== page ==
Swimming with Whale Sharks in The Philippines

I know people say that the ‘shark’ title is misleading and that these creatures are harmless and gentle, but there is still the not so small matter of their size. At around 15ft I have never encountered an animal so large, so close, let alone an animal which in any way resembled a shark. I was sat in the small wooden boat, contemplating the extent to which the lack of an engine would hinder our escape when a huge shadow appeared just under the surface of the water. Stretching the entire length of the boat and beyond, the creature hovered in pursuit of the fish being thrown overboard for it. Before long it was joined by another and another. All circling the area around which the guides were feeding them.

We had had one recommendation for a hostel on the southern side of Cebu, which as it turned out was one of the scarce few hostels outside of the capital city. After a three hour bus journey from Cebu City we made it to Bolijoon. As soon as we arrived at Nordzee hostel we were handed an a4 sheet of paper full with a list of activities  for our time in Cebu. Although some of them, including ‘play with the goats’ weren’t my top priority, it proved what I had already heard; that Cebu was packed full of things to do. The list included an array of waterfalls nearby as well as canyoning, windsurfing and of course the main lure of the south; Whale Shark snorkelling.

I had spoken to many people about seeing the whale sharks and the general consensus seemed to be that we should aim to get there as soon as it opened at 6am to avoid the crowds. So at 5:30am the next morning we hopped onto our hired scooters and drove the 25km to the whale shark centre. Despite the early start there was still a number of people milling around and already a few boats in the water. We joined the queue for the registration detailing the specific activities and asking for our nationalities. We were then directed to a selection of plastic chairs in front of what resembled a whiteboard on which was a diagram of the animals we were hoping to see. It was here that we were briefed on the protocols of swimming with the sharks; swim 4m away from them, do not use flash photography underwater, and do not apply any sunscreen or chemicals which could affect them. We were then handed life jackets, stashed our clothes and bags in an outdoor locker and were ushered off to a nearby boat.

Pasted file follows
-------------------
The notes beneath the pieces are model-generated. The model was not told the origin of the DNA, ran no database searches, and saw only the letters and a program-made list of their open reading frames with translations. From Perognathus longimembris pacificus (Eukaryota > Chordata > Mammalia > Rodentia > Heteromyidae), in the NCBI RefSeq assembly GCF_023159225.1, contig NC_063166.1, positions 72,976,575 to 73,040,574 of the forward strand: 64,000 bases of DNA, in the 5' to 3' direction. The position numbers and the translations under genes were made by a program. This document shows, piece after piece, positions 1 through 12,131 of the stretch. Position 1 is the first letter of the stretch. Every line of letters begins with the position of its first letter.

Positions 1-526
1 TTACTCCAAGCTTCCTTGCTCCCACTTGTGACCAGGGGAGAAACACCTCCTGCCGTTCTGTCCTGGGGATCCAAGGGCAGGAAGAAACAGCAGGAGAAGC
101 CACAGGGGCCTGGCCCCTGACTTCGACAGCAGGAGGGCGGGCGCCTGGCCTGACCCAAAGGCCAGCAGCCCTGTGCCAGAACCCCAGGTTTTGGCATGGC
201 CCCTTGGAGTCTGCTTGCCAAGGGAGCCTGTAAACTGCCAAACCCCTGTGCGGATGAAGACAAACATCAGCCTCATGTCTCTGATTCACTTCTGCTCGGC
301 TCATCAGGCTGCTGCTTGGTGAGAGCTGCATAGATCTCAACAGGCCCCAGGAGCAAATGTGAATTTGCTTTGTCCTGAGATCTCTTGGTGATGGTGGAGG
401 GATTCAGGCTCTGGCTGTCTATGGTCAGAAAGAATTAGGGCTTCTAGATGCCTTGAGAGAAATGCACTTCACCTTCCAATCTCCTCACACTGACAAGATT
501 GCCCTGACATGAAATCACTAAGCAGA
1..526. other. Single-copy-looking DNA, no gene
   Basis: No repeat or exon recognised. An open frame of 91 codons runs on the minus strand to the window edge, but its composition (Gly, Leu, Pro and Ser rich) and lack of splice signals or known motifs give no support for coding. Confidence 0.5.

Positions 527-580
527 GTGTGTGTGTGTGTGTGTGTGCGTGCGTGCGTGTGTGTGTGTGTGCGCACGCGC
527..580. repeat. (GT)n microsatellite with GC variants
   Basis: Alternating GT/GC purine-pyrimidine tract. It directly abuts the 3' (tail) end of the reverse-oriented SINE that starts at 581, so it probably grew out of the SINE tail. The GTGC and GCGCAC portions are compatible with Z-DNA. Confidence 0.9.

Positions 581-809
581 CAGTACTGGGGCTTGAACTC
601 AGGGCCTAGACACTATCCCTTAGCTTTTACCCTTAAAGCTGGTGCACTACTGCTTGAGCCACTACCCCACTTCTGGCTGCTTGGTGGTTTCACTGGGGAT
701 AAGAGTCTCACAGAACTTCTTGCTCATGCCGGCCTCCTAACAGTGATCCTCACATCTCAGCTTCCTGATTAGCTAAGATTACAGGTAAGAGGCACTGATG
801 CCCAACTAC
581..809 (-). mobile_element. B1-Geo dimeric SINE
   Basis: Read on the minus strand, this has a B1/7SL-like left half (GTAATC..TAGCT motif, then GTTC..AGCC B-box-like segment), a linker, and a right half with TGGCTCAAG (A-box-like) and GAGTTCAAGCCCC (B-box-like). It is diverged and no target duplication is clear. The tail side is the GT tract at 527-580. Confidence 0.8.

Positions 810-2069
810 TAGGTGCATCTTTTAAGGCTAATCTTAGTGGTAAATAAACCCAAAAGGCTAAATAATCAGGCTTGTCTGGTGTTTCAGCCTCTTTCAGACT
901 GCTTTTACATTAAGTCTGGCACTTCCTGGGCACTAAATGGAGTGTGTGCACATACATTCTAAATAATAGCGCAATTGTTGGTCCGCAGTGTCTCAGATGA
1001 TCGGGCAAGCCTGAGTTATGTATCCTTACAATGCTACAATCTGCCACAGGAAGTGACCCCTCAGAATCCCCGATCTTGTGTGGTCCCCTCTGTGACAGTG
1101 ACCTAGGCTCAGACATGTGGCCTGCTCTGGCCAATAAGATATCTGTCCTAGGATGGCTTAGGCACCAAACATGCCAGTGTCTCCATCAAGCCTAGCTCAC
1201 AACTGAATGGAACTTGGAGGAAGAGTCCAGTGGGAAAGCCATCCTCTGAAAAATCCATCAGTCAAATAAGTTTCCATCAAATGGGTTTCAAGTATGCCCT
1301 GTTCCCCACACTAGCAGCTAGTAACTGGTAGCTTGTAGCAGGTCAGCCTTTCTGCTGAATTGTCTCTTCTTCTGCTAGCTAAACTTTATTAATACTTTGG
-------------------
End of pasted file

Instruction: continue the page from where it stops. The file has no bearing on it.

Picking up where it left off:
After my initial shock of seeing the huge shadowy bodies and ominously protruding fins our boat came to halt nearby the other gently bobbing boats. As it turned out only three of us were getting off, the rest choosing to remain and observe the creatures from afar. Certainly even the sight of these huge shapes moving sedately through the water was spectacular, but as we donned our masks and snorkels and lowered ourselves gently over the side of the boat, it was a whole other world. The water was murky at this time of morning so initially I gazed into the depths, seeing nothing but the haze of dusty particles lit by an early morning sun. Until through this comes a huge gaping mouth. The sharks seem terrifying but, perhaps so used to human voyeurism, do not even pause on their mission for plankton. Instead  they swim right on past, so that you can appreciate the scale of these majestic animals as their gorgeous blue and white speckled visage just goes on and on past you. I had been nervous before this encounter but there was no need, these animals are not only completely harmless but graceful and peaceful. It is a thing of wonder to simply float in the water and observe their tranquil progress as they search for food.




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